Schweizer (loc. cit.) continues: “The oldest known city in sub-Saharan Africa, Djenné-Jeno was situated on an island in the Niger Delta of present-day Mali and emerged between the ninth and fourteenth centuries as the center of trans-Saharan trade. An extraordinary body of terracotta statuary testifies to a highly sophisticated urban society that encompassed more than ten thousand people. As most of the works were unearthed by the local population and not according to scientific standards, little site-specific archaeological data is available regarding their creators’ religious beliefs and culture. Most of the information we have today is based on the analysis of individual sculptures and their comparison to larger bodies of related works, which allow us to identify certain patterns and venture interpretations.”

Most recently, Bernard de Grunne (2014: 45-53) as well as Marc Ghysels and Anne-Marie Bouttiaux (2015: 88-123) have shown evidence to the effect that Djenné terracotta sculptures might be representations of mythological culture heroes. With reference to the Malcolm couple, Schweizer (loc. cit.) suggests: “The male and female couple from the Malcolm Collection features a recurrent iconographic theme of [Djenné] art in a highly unusual composition. Only one other [complete] example is known, previously in the collection of Baudouin de Grunne, Wezembeek-Oppem [a fragmentary male figure with closely related features and corresponding posture hints to the previous existence of a third sculpture by the same artist featuring the same two-figure iconography. For images of all three works see Grunne 2014: p. 226, figs. 48 and 49; pls. 212-213].  The male is seated behind the female and rests his hands on her shoulders. The kneeling female figure, with her hands on her knees, has small protruding breasts and a swollen abdomen, indicating pregnancy and fertility. Both figures are identified as members of the aristocratic class, wearing embroidered skirts and multiple bracelets and anklets. Additionally, the woman displays a large beaded collar with strands draping down between her breasts, and the male wears bands around his upper arms and a necklace with a large five-edged pendant, presumably representing a quartzite believed to have supernatural powers. Their hairstyles feature shaved heads, the male with a long strand of hair on top tied into a bun, and a stately beard along his jawline.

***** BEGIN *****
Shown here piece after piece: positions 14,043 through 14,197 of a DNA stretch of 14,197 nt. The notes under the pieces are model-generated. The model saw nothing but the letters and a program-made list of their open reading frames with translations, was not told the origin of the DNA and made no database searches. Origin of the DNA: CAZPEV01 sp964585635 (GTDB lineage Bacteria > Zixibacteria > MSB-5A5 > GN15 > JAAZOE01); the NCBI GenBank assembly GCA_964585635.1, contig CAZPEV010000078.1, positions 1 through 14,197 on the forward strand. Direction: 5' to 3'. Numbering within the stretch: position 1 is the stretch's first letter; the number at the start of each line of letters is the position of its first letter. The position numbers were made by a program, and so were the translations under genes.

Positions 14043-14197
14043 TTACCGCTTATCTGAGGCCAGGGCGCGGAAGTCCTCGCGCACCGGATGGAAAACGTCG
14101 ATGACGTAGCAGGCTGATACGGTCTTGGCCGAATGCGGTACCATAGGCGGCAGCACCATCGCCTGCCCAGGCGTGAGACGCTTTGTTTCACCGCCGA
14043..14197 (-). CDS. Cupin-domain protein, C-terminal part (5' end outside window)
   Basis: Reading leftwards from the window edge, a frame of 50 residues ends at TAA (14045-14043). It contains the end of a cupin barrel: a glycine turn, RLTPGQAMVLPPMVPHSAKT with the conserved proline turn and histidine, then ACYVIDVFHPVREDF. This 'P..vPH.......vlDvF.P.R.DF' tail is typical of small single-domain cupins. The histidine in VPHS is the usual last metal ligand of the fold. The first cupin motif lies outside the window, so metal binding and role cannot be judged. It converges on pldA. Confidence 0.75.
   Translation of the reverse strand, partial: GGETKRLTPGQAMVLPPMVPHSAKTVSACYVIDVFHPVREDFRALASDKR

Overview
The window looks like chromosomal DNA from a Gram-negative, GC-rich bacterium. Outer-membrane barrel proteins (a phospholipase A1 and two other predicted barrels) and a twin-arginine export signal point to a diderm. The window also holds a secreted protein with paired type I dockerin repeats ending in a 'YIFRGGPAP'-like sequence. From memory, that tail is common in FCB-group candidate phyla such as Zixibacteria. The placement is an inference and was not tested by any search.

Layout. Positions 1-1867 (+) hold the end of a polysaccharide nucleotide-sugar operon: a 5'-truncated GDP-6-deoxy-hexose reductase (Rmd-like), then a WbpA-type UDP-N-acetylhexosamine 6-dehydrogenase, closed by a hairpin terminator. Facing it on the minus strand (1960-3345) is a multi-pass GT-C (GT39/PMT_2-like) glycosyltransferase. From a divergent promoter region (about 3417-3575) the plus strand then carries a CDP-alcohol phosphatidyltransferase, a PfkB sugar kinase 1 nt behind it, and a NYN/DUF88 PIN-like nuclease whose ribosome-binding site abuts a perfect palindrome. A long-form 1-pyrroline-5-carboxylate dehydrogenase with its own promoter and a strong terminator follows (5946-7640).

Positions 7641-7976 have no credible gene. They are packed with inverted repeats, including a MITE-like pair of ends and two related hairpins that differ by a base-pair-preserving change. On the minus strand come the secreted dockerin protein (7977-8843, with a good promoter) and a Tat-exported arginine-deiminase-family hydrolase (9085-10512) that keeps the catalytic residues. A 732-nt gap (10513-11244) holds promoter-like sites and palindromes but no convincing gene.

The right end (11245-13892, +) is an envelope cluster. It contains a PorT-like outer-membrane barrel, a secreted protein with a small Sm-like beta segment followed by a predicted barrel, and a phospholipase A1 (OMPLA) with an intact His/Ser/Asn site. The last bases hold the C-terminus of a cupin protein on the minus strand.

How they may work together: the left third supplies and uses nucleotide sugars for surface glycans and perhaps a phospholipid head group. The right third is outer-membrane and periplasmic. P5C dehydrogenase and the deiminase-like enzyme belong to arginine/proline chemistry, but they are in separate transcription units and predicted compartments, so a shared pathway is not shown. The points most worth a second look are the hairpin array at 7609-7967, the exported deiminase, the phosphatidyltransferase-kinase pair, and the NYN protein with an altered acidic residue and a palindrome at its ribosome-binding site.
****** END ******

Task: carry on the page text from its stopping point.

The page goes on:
“By virtue of their jewelry the two figures can be identified as members of the wealthy elite class of Djenné-Jeno society. They may represent historic or mythic characters, political or spiritual leaders, or dynastic or primordial ancestors. The heads of both figures are turned upward as if their gazes are attracted by an invisible object hovering in front of them. The multiple lines around their protuberant eyes, a recurrent stylistic feature in Djennenke art, could indicate scarification marks or an iconographic meaning. Described as ‘multiple eyelids,’ they could indicate supernatural foresight or state of mind.”